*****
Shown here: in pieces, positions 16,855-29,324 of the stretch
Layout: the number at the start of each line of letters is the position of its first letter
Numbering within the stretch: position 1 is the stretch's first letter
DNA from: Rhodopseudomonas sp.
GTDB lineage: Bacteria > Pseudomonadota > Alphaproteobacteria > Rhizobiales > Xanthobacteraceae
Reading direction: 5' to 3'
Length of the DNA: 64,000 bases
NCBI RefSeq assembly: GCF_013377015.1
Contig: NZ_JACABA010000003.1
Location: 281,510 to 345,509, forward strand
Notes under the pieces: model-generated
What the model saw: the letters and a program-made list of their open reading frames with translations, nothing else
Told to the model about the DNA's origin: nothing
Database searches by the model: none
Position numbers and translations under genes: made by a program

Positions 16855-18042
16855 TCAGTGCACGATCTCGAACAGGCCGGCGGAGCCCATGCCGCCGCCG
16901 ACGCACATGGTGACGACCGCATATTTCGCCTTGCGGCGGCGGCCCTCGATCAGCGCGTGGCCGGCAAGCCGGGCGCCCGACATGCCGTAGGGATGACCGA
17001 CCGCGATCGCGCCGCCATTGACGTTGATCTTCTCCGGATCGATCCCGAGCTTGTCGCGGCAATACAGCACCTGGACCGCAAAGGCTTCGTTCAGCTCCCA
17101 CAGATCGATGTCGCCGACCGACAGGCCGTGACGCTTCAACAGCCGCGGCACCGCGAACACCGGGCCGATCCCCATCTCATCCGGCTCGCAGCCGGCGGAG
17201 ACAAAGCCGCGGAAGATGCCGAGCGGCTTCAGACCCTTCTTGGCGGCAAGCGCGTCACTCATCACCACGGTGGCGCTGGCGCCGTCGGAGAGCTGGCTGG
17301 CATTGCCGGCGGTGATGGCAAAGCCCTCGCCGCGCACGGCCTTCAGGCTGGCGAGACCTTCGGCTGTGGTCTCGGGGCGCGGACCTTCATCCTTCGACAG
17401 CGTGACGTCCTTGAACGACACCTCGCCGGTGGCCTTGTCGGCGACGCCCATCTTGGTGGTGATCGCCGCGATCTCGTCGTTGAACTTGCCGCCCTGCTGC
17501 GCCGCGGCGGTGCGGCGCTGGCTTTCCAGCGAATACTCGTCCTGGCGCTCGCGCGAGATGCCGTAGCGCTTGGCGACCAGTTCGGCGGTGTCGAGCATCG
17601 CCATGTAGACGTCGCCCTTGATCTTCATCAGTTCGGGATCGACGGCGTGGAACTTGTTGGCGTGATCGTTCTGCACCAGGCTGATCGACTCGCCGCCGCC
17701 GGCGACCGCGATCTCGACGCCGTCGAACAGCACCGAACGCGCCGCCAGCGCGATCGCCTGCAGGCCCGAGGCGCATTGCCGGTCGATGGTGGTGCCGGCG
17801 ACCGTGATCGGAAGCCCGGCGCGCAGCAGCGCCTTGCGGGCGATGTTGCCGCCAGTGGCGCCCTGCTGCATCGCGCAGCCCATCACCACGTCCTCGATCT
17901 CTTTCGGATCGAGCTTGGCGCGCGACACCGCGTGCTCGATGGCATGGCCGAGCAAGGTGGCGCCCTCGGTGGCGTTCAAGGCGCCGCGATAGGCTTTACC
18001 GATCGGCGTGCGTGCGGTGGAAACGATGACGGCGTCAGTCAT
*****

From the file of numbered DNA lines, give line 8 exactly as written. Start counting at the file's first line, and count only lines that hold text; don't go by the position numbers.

NCBI RefSeq assembly: GCF_013377015.1